Youth Say ‘No’ to Marketing on Social Networks; More Receptive to Email Ads

October 28, 2008

This article is included in these additional categories:

Analytics, Automated & MarTech | Boomers & Older | Email | Retail & E-Commerce | Women | Youth & Gen X

Despite growing popularity of social networks such as MySpace and Facebook, young adults (age 18-34) are more likely to be influenced by email and direct-mail marketing than by ads or marketing messages on social networks, according to a study (pdf) from Ball State University’s Center for Media Deisgn (CMD) and ExactTarget, writes MarketingVox.

The study also found that this youth demographic believes that social networks are for friends – not marketers – and that marketers shouldn’t assume that the medium consumers use to communicate with each other is the best means to advertise to them.

In terms of communication preference, the research found that the majority of people prefer to communicate with friends and family via phone rather than email and that this preference is positively correlated with age. However, 8% of those over age 65 use SMS, and 4% subscribe to social networks. In addition, though 42% of teens prefer to communicate via SMS, 62% prefer to receive promotions via email vs. only 1% via SMS.


The CMD/ExactTarget study outlined six ‘personas’ of users and measured how each interacts with different media:

  • Wired Users: 20% subscribed for marketing communications via SMS (more so than any other group) but want to receive texts only for urgent customer service issues, like financial alerts or travel updates.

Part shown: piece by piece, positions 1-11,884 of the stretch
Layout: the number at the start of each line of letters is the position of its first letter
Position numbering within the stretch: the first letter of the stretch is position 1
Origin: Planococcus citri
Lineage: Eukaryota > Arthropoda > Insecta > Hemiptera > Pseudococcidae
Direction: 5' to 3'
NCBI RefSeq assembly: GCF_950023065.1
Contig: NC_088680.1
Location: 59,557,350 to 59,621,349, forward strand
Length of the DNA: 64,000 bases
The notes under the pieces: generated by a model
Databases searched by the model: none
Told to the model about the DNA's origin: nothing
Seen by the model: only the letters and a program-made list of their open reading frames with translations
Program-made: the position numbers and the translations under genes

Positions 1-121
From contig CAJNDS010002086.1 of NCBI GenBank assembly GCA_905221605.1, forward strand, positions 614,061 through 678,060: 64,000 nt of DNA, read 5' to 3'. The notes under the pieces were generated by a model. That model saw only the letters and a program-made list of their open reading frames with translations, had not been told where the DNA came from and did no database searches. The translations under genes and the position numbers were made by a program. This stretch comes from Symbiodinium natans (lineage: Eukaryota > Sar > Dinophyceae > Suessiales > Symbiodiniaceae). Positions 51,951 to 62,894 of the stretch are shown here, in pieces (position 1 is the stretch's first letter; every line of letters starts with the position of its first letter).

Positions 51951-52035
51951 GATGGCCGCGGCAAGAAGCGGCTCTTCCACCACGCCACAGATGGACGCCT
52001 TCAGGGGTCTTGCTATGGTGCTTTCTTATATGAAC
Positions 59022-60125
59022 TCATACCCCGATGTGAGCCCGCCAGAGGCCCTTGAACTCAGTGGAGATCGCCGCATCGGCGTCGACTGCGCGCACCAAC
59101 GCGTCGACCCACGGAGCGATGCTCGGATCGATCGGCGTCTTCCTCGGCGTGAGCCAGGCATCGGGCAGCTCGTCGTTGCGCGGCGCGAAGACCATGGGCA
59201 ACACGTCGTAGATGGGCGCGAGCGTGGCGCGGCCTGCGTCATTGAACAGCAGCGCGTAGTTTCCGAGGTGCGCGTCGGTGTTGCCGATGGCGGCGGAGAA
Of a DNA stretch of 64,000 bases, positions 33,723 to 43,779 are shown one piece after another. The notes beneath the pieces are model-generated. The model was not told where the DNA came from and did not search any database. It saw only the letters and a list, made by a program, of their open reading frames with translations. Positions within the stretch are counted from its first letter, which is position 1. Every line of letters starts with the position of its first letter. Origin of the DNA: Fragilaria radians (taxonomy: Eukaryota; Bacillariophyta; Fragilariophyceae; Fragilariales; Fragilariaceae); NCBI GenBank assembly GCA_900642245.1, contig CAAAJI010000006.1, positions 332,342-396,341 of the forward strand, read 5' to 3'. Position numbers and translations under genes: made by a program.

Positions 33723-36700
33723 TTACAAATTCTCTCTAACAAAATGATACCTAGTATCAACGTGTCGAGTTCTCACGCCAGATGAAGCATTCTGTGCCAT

• Young Homemakers: More than half use social networks and SMS during the day, but direct mail and email are their preferred marketing channels.
  • Retired: 81% purchased online and 94% have been influenced by some form of direct marketing to make a purchase.
  • College Students: Very spam-savvy, they believe private communication channels (e.g., SMS, social networks) are off-limits for marketers.
  • Teens: Though they use social networking more than any other group, they are more likely to make a purchase from direct mail, followed by email, SMS, and social network sites.
  • Established Professionals: Within this group, women are more likely than men to use new digital media channels like IM, SMS, and social networking to communicate with friends and family. Both men and women, however, shop online — 92% of consumers in this group have made an online purchase.

“It is too easy to assume that the media consumers who choose for their own news, information and entertainment are by default the best media to use for marketing messages,” said Mike Bloxham, CMD’s director of Insight and Research. “This is a dangerous assumption to make in a time when consumers are becoming increasingly aware of their level of control over their media experiences.”


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